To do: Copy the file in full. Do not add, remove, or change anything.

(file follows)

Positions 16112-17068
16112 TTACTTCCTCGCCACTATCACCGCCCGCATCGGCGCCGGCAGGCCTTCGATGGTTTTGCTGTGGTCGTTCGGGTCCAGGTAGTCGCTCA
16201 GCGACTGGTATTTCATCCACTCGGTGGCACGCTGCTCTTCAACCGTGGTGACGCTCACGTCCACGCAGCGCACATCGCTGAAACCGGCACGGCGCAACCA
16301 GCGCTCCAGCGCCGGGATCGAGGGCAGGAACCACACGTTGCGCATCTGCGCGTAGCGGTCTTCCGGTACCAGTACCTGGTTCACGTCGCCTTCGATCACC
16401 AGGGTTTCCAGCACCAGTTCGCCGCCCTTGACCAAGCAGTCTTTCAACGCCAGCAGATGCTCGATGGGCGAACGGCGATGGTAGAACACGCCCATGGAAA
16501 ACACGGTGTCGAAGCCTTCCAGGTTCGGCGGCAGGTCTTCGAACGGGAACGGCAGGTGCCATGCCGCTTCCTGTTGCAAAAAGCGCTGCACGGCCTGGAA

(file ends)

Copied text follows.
Positions 16112-17068
16112 TTACTTCCTCGCCACTATCACCGCCCGCATCGGCGCCGGCAGGCCTTCGATGGTTTTGCTGTGGTCGTTCGGGTCCAGGTAGTCGCTCA
16201 GCGACTGGTATTTCATCCACTCGGTGGCACGCTGCTCTTCAACCGTGGTGACGCTCACGTCCACGCAGCGCACATCGCTGAAACCGGCACGGCGCAACCA
16301 GCGCTCCAGCGCCGGGATCGAGGGCAGGAACCACACGTTGCGCATCTGCGCGTAGCGGTCTTCCGGTACCAGTACCTGGTTCACGTCGCCTTCGATCACC
16401 AGGGTTTCCAGCACCAGTTCGCCGCCCTTGACCAAGCAGTCTTTCAACGCCAGCAGATGCTCGATGGGCGAACGGCGATGGTAGAACACGCCCATGGAAA
16501 ACACGGTGTCGAAGCCTTCCAGGTTCGGCGGCAGGTCTTCGAACGGGAACGGCAGGTGCCATGCCGCTTCCTGTTGCAAAAAGCGCTGCACGGCCTGGAA